by Amanda McInerney
There’s butter, and then there’s butter
Whenever anyone asks me what were the high points of our recent trip to Europe I always answer with two simple words: the food. We happily indulged ourselves whenever possible, knowing we would be walking it all off within days, and I was pleased to note that I came home carrying no extra baggage except for my shopping.
I was having a conversation about our foodie finds with my friend Kris Lloyd, the cheese-making talent behind South Australia’s multi-award winning Woodside Cheese Wrights, not long after we got back and was waxing lyrical about some butter made from clotted cream (cultured butter) which we had bought on our last day in London. It was part of a significant haul that we took home from London’s Borough Markets for a final feeding frenzy before we flew home and had made quite an impression. Kris commented that she had recently been “playing around” (her words) with cultured butter, including one which she had washed in whiskey. With the taste of the delicious, golden London lipids still lingering, to say I was eager to try Kris’ efforts would be something of an understatement.
Cultured butter is something of a recent discovery for many Australians, but has been in use for hundreds of years in Europe. The butter we are used to is what Europeans refer to as “sweet cream butter” — delicious, but lacking the depth of flavour of cultured butter. Cultured butter is made in exactly the same way as ordinary butter, but a live culture is added to the cream which is allowed to ripen for some time before being churned, salted (or not) and rinsed. Kris adds the culture to her cream 24 hours before she uses it to make butter, giving the cream time to “clot”. Cultured butter has a richer, deeper flavour, which some find somewhat tangy, and also comes with a little probiotic boost from the addition of the live culture.
Kris gave me three different batches to play around with — an almost unsalted butter, salted butter and the remarkable whiskey-washed version — and I’ve had a very happy day or two getting to know them. They are all truly delicious and definitely add an extra facet to the dishes I used them in: a Mushroom and Almond Bruschetta with Chèvre and Vanilla-Poached Oranges with Pikelets. I kept these recipes fairly simple in order to let the ingredients do the talking. There’s no point in using outstanding produce and then smothering it with other flavours and fancy techniques; good food doesn’t need to be tricky. The mushrooms I used came from Marco the Mushroom Man in the Adelaide Central Market and the sublime oranges were in our CSA box from Jupiter Creek Farm, all fresh, local and fabulous. I couldn’t help adding some wonderful Beerenberg Caramelised Onions to the mushroom dish. They finished it off perfectly.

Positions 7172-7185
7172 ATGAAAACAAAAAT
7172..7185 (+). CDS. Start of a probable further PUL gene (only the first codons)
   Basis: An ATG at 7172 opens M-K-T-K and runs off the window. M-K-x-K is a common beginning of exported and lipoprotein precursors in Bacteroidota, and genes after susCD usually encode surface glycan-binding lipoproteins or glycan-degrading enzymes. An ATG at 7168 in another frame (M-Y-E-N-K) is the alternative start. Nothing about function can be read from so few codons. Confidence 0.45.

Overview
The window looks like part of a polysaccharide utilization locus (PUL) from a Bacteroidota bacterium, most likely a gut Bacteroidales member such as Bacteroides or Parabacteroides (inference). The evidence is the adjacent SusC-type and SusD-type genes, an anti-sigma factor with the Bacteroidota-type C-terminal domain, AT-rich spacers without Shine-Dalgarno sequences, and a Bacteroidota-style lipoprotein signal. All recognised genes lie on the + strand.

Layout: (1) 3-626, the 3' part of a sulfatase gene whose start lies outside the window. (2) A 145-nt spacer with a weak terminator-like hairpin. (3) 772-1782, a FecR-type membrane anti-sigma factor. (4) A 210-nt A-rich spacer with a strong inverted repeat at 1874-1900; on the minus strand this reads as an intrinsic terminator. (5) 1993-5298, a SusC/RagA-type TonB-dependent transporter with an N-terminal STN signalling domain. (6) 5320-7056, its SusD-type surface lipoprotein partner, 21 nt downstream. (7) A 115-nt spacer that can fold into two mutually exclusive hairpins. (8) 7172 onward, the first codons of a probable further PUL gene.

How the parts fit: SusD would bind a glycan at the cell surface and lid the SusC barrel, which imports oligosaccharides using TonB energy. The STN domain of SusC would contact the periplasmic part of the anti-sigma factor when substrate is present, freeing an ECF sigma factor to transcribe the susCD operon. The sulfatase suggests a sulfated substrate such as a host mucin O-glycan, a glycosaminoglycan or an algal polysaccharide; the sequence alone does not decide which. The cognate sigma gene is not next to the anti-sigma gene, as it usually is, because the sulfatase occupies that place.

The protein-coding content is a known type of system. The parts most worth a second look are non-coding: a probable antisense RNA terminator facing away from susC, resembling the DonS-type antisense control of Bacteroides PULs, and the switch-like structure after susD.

Mushroom and Almond Bruschetta with Chèvre
Prep time: 5 mins
Cooking time: 10 mins
Total time: 15 mins
This made a good lunch for 2, but would also make an entrée for 4.
Click here for metric-Imperial conversions.
Ingredients500 gms Portobello mushrooms, sliced
30 gms toasted almonds, ground as fine as your food processor will allow
100 gms Woodside Cheesewright chèvre
80 gms cultured butter
1 tbsp chopped thyme
1 good pinch of salt
Beerenberg Caramelised Onions or ones you make yourself
2 large slices sourdough bread
- Melt the butter in moderately hot pan, add mushrooms and salt. Cook on low heat.
- When mushrooms begin to soften, add the ground nuts and the thyme. Continue cooking until mushrooms are cooked to taste.
- Slice bread and toast. (At this point you may/may not choose to butter it with more of the cultured butter. I’ll leave you to guess what I did.)
- Pile the cooked mushrooms on the toasts, sprinkle each with a teaspoon or two of the caramelised onions, then crumble the chèvre over the top. Serve.
The whiskey-washed butter was used in an even simpler dish of pikelets (small bite-sized pancakes) with vanilla-poached oranges, but the combination was absolutely stunning and much appreciated by the guests to whom I served it yesterday for afternoon tea. My good friend Meg is very partial to a wee dram or two of whiskey and her eyes glazed over just a little while eating these.
I’m sure everyone can work out how to make basic pikelets.
As for the vanilla-poached oranges: the oranges were simply peeled, making sure all of the pith was removed, sliced about 10mm thick and gently poached for ten minutes in a syrup made of 1 1/2 cups of white sugar, 1/2 cup of water and one vanilla bean, split open and scraped – hardly a recipe at all! I cooled them slightly in the syrup, buttered the hot pikelets with the whiskey-washed butter and layered the oranges and pikelets, topping with a dab of the precious butter. Eat, then swoon.